Many US corporations at an advanced stage of internationalization need products and services similar to those they obtain from SME partners back home. So why not take the chance and think about expanding to markets where the big players have already established a foothold? If you manage to enter a foreign market by working with a partner, you’ll quickly find more opportunities to acquire new business customers. As globalization continues apace, this strategy can be promising since new markets also offer new potential.
Identifying the right international markets for your company
Once you’ve decided to expand, the next question is where. Ideally, you’ll look at your existing customer base for ideas. Where are your major customers already active and is there any chance of further cooperation? What does the competitive situation in each country look like and what opportunities and risks can be identified? Classical business analyses and subsequent comparisons of different markets can provide a meaningful basis for your decisions.
Of course, both the economic situation of different countries and linguistic aspects play a role, because, despite the standardization of electronic data interchange, the human-to-human communication in other matters must be taken into account. If language barriers are expected, this should be considered in your decision.
Opting for a meaningful international expansion strategy
Another important consideration is what kind of international expansion you want. Is a small sales office enough at first, do you need a full-blown office set-up, should you franchise your operations, or find a partner as part of a joint venture? This last option can be useful if your company has only limited cultural and linguistic competencies to contribute. By partnering with a local company, it should be easier for you to overcome such challenges. This type of cooperation also helps to recruit team members for your new foreign office. This will ensure that they understand the culture of their future employer to ensure smooth cooperation.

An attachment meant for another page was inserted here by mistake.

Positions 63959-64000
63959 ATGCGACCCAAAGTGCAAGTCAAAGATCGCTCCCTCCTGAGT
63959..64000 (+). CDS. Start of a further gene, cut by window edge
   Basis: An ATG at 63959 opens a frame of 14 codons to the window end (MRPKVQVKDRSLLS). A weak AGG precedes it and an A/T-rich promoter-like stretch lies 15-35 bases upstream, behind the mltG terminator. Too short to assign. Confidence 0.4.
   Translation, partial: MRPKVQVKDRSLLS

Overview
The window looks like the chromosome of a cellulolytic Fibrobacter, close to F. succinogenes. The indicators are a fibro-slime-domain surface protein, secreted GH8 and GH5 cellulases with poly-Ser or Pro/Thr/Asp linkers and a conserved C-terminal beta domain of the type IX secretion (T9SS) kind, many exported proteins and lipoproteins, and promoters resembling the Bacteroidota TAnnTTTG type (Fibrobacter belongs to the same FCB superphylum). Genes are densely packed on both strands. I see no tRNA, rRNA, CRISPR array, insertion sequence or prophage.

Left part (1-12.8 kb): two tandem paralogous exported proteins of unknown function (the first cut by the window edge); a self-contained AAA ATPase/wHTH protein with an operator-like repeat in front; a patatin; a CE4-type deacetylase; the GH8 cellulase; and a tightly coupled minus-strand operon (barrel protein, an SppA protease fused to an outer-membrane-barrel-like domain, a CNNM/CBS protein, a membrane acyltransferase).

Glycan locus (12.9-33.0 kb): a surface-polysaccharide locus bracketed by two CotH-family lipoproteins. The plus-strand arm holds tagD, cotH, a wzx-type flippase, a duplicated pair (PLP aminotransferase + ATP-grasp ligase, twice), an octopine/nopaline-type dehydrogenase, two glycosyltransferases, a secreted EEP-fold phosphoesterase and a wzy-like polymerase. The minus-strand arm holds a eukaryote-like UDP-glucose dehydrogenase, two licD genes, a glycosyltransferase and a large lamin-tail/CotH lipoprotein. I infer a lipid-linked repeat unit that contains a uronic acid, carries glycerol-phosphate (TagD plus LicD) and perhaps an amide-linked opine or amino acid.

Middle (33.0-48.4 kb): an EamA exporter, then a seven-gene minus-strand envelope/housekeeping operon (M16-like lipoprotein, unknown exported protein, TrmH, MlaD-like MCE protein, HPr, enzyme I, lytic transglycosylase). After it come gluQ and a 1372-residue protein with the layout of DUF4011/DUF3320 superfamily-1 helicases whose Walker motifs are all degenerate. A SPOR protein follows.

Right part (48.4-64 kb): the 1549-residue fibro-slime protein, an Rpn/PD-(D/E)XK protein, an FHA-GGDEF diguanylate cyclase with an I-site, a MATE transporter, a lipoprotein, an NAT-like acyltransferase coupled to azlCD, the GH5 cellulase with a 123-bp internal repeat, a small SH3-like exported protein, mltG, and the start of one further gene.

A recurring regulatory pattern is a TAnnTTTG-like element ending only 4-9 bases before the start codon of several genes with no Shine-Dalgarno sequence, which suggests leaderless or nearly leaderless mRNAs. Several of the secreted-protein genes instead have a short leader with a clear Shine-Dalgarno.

Other countries, other customs, other things to consider
Other rules, other laws, and other business climates apply to countries outside your own. All these points should be included in your expansion decision and in particular whether the selected country places special requirements on foreign companies. As an example, let’s take a look at the challenges you might face in the Asian market.
What makes Asia a different place to do business
One well-known and popular market for expansion is China. It is currently booming and many companies have set up shop there. The most popular way to enter the market is as a “wholly foreign-owned enterprise”, i.e. a 100% subsidiary, but equity joint ventures and mergers & acquisitions are also possible. Although merging with a Chinese company may result in conflicts due to different goals, it does greatly simplify access to the market thanks to the local partner’s cultural knowledge and network. You’ll need to decide which form of market entry makes the most sense for you based on your particular situation.
One aspect common in many countries in Southeast Asia is the high humidity, which, for example, has to be considered in the packaging of foodstuffs. The climate causes food to spoil much more quickly and it may be so disadvantageous to you that entering the market might not be profitable.
You should also expect that the way you do marketing will be different than at home. A campaign that would be a hit in the United States might offend Asian customers and be a big flop. If you have limited knowledge of the market, you should definitely consult with a specialist marketing agency in the destination country in order to ensure you have a fighting chance as you enter the market.